STRESS IS A TROUBLE
STRESS IS A TROUBLE
Stress is one of the depressing problems we have to deal with in many stages of our lives. It is not a disease, but it can be as harmful as a disease, or it can lead to the development of many diseases. However, it is not always bad and harmful. Stress that doesn’t become chronic and doesn’t get out of control can make you more aware of the things around you and focus more comfortably. In some cases, it can energize you and help you be more successful. However, if you lose control of your life as a result of the stress you experience, your job, family life, health or relationships with your environment can be seriously damaged. Stress is a problem that should not be neglected and managed.
Stress is a serious problem in the animal kingdom as well as in human life. Cats may shed or even birds may die due to stress. Researchers at the University of Richmond in Virginia set up an experiment where mice drive small cars to feel less stressed. The experiment was actually very simple. To get the cereal, the mice would use plastic cars.
The study, published in Behavioral Brain Research, stated that the mice vehicles were small electric cars made from a wheel set, an aluminum plate, a clear plastic jar, and a copper wire to guide animals. Mice have been observed to steer and drive cars with copper wire to reach the cereal. Of course, they need some training to use these tools.
However, six of the mice tested were housed in standard lab cages, while the other five lived throughout their training in a more welcoming environment called the enriched environment. As a result, the second animals were better drivers.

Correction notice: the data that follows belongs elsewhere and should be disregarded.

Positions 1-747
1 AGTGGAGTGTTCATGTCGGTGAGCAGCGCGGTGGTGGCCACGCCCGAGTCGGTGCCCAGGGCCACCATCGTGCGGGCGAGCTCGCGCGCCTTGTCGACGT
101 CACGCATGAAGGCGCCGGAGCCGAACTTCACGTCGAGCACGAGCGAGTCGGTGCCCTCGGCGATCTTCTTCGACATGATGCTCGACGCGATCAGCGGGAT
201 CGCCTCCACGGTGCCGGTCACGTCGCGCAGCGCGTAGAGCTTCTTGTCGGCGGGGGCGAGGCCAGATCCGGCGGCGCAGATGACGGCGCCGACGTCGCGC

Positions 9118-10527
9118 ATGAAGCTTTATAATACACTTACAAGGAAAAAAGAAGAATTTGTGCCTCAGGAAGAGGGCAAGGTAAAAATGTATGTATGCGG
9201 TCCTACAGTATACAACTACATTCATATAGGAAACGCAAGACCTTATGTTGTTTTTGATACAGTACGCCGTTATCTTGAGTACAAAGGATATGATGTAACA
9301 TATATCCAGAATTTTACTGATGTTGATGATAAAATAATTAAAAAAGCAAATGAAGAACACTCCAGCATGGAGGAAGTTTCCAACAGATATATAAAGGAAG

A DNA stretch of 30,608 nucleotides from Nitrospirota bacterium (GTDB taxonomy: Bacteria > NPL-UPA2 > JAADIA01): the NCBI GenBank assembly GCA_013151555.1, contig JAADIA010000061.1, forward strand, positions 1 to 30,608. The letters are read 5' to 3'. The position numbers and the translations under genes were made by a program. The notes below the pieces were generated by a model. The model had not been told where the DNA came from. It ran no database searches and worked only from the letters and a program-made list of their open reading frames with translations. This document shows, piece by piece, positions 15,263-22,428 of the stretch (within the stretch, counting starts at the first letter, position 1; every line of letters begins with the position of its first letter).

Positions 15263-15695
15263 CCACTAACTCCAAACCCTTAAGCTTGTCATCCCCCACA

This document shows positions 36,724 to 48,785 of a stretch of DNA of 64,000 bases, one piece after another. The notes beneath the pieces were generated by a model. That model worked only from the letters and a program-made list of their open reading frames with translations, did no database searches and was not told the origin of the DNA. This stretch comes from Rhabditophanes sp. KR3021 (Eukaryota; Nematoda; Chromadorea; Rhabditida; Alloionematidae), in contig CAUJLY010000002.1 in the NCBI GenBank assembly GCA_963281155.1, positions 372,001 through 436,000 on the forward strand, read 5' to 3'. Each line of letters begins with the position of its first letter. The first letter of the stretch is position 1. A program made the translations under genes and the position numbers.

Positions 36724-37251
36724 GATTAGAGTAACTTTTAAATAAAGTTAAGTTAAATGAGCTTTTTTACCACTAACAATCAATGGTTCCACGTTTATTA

Dr Kelly Lambert, study author and professor of research at the University of Behavioral Neuroscience, finds that animals housed in a complex environment have more efficient learning in the driving task confirms that the brain is to some extent a plastic organ shaped by our experience. I tell my students that they are responsible for what they do with their brains every day of their lives – more challenging and enriching lifestyles lead to more complex neural networks. With his statement, perhaps the statement that we should constantly color our lives by not living it simple … Lambert continues: Also, with driving training, we see that mice have healthier stress hormone profiles. We think this learning task and running the ROV could be an animal model for proxy or self-efficacy – two elements critical to mental health.
Constantly differentiating our lives, being curious in different fields and doing research will definitely change our productivity and quality of life. Routine events, routine days, routine years increase our stress, as can be said. Being under the same stress in the same traffic every day is perhaps the reason for the actual traffic …